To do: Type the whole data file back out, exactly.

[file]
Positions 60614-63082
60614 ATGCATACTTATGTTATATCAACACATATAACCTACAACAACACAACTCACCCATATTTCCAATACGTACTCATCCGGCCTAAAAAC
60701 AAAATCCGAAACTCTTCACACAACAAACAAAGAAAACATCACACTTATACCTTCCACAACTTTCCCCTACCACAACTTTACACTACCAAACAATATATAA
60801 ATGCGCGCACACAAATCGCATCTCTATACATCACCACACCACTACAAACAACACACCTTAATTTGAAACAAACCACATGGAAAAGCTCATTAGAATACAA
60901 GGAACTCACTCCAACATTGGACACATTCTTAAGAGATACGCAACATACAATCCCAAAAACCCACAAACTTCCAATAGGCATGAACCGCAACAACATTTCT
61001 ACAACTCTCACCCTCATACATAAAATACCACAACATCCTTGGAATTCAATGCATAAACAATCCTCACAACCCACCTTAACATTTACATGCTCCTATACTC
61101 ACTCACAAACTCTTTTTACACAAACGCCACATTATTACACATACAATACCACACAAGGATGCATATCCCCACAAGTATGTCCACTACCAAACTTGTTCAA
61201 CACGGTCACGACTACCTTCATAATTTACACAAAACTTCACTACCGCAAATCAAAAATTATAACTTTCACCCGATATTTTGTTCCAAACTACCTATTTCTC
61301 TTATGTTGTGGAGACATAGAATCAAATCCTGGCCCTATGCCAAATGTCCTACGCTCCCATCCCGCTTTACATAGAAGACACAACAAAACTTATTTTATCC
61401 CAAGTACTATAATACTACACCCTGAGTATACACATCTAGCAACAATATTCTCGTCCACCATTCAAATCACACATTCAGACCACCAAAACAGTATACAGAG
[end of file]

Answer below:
Positions 60614-63082
60614 ATGCATACTTATGTTATATCAACACATATAACCTACAACAACACAACTCACCCATATTTCCAATACGTACTCATCCGGCCTAAAAAC
60701 AAAATCCGAAACTCTTCACACAACAAACAAAGAAAACATCACACTTATACCTTCCACAACTTTCCCCTACCACAACTTTACACTACCAAACAATATATAA
60801 ATGCGCGCACACAAATCGCATCTCTATACATCACCACACCACTACAAACAACACACCTTAATTTGAAACAAACCACATGGAAAAGCTCATTAGAATACAA
60901 GGAACTCACTCCAACATTGGACACATTCTTAAGAGATACGCAACATACAATCCCAAAAACCCACAAACTTCCAATAGGCATGAACCGCAACAACATTTCT
61001 ACAACTCTCACCCTCATACATAAAATACCACAACATCCTTGGAATTCAATGCATAAACAATCCTCACAACCCACCTTAACATTTACATGCTCCTATACTC
61101 ACTCACAAACTCTTTTTACACAAACGCCACATTATTACACATACAATACCACACAAGGATGCATATCCCCACAAGTATGTCCACTACCAAACTTGTTCAA
61201 CACGGTCACGACTACCTTCATAATTTACACAAAACTTCACTACCGCAAATCAAAAATTATAACTTTCACCCGATATTTTGTTCCAAACTACCTATTTCTC
61301 TTATGTTGTGGAGACATAGAATCAAATCCTGGCCCTATGCCAAATGTCCTACGCTCCCATCCCGCTTTACATAGAAGACACAACAAAACTTATTTTATCC
61401 CAAGTACTATAATACTACACCCTGAGTATACACATCTAGCAACAATATTCTCGTCCACCATTCAAATCACACATTCAGACCACCAAAACAGTATACAGAG